COVID-19 resources on infection control

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Stories of shielding: life in the pandemic for those with health and care needs

National Voices

Brings together the voices and stories of people with long-term health conditions during COVID-19. The report is based on the submissions to the digital platform Our COVID Voices, which was created for people with health and care needs to share their experiences. The platform received 70 unfiltered views and stories from people at great risk of all the effects of the pandemic, including anxiety, uncertainty and changes to their care. But it goes much deeper, into their relationships, their jobs and dealing with the everyday aspects of life in the pandemic. This document collates quotes from these stories to provide an overview of the real-life experiences of individuals shielding.

Last updated on hub: 15 October 2020

Disability inclusive Covid-19 response

House of Commons Library

This briefing offers an overview of key aspects relating to efforts to include people with disabilities in the Government’s response to the Covid-19 pandemic. Focusing on England, it provides information on the Equality Act 2010, the wearing of face coverings, access to education and health services, employment support and social care during the coronavirus outbreak.

Last updated on hub: 15 October 2020

The experience of older people instructed to shield or self-isolate during the COVID-19 pandemic

English Longitudinal Study of Ageing

19 pandemic A vital weapon in the fight against COVID-19 has been the shielding of clinically extremely vulnerable individuals at high risk, and instructions to clinically vulnerable people at moderate risk to stay at home and avoid face-to-face contact as far as possible. The consequences of this advice for mental health and well-being are not well understood. The English Longitudinal Study of Ageing COVID-19 Substudy provided an opportunity to evaluate impact on mental health, quality of life, social connectedness, worries, and health-related behaviour in more than 5,800 older men and women (mean age 70 years). We found that although most individuals instructed by the NHS or their GPs to isolate and avoid face-to-face contact stayed at home as far as possible (defined as high risk), only 60% were strictly isolating. The high risk participants experienced higher levels of depression, anxiety, and loneliness, and reduced quality of life compared with others, and this was particularly marked among those who were isolating. Poor mental health was not related to reductions in social contacts, but there were higher levels of worry about obtaining food and other essentials. Physical activity was reduced and sleep impaired among high risk participants. The advice to people at risk may have saved lives and reduced infection, but it has come at a cost. If future outbreaks of COVID-19 require the reintroduction of shielding and avoidance of face-to-face contact, efforts should be made to allay concerns and encourage health promoting behaviour so as to avoid further impairment of the quality of life and mental health.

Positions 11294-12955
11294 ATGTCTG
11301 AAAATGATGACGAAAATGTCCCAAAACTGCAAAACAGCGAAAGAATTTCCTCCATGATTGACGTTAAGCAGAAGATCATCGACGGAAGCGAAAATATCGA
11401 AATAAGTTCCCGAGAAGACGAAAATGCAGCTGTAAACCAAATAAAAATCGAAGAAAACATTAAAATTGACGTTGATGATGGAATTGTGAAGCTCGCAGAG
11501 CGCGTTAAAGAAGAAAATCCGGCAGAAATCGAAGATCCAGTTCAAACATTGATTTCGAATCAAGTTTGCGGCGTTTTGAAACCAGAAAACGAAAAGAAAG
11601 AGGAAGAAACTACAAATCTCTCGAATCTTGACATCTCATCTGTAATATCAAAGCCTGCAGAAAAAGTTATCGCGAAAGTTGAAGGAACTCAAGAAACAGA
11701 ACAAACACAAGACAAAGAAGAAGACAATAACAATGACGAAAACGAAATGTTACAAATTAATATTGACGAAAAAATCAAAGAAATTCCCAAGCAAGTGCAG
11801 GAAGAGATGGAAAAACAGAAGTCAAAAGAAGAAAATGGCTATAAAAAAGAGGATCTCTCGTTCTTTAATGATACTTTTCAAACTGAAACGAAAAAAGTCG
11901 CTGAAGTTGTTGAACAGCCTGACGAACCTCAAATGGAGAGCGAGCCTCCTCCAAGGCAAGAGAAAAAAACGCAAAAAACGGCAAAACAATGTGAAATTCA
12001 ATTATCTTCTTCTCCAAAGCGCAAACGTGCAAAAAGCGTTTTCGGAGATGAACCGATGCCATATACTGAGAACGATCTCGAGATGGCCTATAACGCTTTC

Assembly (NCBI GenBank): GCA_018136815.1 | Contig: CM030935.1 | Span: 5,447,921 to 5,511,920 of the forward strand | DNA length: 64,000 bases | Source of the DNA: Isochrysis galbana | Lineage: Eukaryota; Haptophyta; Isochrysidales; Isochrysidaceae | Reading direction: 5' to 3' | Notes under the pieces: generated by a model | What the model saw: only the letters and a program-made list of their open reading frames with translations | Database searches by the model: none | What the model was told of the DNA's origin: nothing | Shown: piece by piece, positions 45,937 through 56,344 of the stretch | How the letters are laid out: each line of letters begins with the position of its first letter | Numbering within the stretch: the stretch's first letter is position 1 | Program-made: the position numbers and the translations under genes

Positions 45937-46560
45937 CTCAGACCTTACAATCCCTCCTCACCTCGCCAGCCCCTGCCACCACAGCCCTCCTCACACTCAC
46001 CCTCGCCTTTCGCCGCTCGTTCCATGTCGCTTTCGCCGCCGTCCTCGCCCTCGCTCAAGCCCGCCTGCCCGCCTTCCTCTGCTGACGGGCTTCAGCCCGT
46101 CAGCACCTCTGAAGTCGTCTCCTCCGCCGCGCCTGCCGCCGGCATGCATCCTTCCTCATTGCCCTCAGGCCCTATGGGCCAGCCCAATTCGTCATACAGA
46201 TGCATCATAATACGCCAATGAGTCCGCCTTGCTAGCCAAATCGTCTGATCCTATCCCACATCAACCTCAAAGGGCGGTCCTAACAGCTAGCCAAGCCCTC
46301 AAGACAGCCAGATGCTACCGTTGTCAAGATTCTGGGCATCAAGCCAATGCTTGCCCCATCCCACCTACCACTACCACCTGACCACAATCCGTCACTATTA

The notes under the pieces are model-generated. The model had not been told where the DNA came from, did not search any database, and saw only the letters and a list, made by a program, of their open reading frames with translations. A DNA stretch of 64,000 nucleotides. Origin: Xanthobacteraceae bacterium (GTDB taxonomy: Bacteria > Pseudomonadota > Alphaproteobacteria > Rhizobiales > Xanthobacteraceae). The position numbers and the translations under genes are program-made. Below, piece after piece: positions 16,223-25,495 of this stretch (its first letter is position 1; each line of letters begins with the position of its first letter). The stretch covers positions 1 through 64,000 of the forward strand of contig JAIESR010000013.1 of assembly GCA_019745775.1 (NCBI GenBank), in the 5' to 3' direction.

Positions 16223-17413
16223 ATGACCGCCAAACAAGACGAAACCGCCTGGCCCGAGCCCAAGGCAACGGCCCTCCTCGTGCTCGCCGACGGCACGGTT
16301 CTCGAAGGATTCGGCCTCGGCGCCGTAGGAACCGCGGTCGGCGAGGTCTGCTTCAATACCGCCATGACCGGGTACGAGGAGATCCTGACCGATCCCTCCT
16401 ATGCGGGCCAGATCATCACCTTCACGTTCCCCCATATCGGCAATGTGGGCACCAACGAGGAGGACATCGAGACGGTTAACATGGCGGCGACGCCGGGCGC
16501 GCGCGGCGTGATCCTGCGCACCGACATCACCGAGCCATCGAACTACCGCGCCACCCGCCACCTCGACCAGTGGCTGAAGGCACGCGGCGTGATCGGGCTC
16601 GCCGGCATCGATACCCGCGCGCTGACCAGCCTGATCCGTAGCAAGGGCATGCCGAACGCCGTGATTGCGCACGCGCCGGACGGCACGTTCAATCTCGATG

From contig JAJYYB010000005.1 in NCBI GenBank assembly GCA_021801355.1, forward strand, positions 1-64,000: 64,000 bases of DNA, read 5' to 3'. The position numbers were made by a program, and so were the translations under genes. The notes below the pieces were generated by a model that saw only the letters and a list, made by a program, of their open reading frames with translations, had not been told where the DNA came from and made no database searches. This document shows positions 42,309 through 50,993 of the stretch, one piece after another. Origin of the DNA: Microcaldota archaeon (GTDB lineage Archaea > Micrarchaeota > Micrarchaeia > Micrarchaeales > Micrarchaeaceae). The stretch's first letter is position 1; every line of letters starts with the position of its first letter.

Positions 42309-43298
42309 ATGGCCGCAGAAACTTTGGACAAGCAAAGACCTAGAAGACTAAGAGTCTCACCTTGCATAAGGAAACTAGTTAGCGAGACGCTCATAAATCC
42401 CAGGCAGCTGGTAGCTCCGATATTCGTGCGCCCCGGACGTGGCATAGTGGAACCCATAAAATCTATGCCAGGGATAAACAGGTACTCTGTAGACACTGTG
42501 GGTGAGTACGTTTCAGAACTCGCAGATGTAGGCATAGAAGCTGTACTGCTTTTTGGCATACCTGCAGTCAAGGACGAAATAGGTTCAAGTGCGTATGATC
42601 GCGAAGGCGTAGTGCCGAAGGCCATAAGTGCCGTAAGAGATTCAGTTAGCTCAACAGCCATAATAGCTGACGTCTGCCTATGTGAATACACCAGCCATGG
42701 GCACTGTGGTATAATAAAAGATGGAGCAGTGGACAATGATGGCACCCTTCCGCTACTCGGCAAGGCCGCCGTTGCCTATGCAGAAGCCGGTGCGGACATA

Last updated on hub: 15 October 2020

The experience of older people with multimorbidity during the COVID-19 pandemic

English Longitudinal Study of Ageing

The risk of severe COVID-19 disease is known to be higher in older individuals with multiple long-term health conditions (multimorbidity). In this briefing, we report the latest findings from the English Longitudinal Study of Ageing COVID-19 Substudy on the experiences of older people with multimorbidity during the pandemic. Not all people with multimorbidity would be classified as clinically vulnerable. We found that 35% of older individuals with multimorbidity were instructed by the NHS or their GP to shield (staying at home at all times and avoiding any face-to-face contact) on account of their vulnerability, and the majority were largely compliant with this advice. Relative to study members without multimorbidity, respondents with multimorbidity were more likely to report poor sleep quality, eating less, and being worried about not having enough food and other essentials. Unhealthy behaviours (sitting time, physical inactivity etc), poor mental health, and loneliness deteriorated considerably during the lockdown and in the two months following the lockdown. Access to medications among people with multimorbidity was not a problem, however, a fifth of individuals with multimorbidity did not have access to community health, social care services and support from other health professionals (e.g., dentist, podiatrist). When considering policies which advise people to shield or self-isolate because of their COVID-19 risk, it is important for policymakers to acknowledge that older people with multiple long-term health conditions are at higher risk of experiencing greater mental distress and worry, of engaging in unhealthy behaviours and are less likely to access health services when needed; all these factors together could potentially influence disease progression.

Last updated on hub: 15 October 2020

Comparative optimism about infection and recovery from COVID‐19; Implications for adherence with lockdown advice

Health Expectations

Background: Comparative optimism, the belief that negative events are more likely to happen to others rather than to oneself, is well established in health risk research. It is unknown, however, whether comparative optimism also permeates people’s health expectations and potentially behaviour during the COVID‐19 pandemic. Objectives: Data were collected through an international survey (N = 6485) exploring people’s thoughts and psychosocial behaviours relating to COVID‐19. This paper reports UK data on comparative optimism. In particular, we examine the belief that negative events surrounding risk and recovery from COVID‐19 are perceived as more likely to happen to others rather than to oneself. Methods: Using online snowball sampling through social media, anonymous UK survey data were collected from N = 645 adults during weeks 5‐8 of the UK COVID‐19 lockdown. The sample was normally distributed in terms of age and reflected the UK ethnic and disability profile. Findings: Respondents demonstrated comparative optimism where they believed that as compared to others of the same age and gender, they were unlikely to experience a range of controllable (eg accidentally infect/ be infected) and uncontrollable (eg need hospitalization/ intensive care treatment if infected) COVID‐19‐related risks in the short term (P < .001). They were comparatively pessimistic (ie thinking they were more at risk than others for developing COVID‐19‐related infection or symptoms) when thinking about the next year. Discussion: This is the first ever study to report compelling comparative biases in UK adults’ thinking about COVID‐19 We discuss ways in which such thinking may influence adherence with lockdown regimes as these are being relaxed in the UK.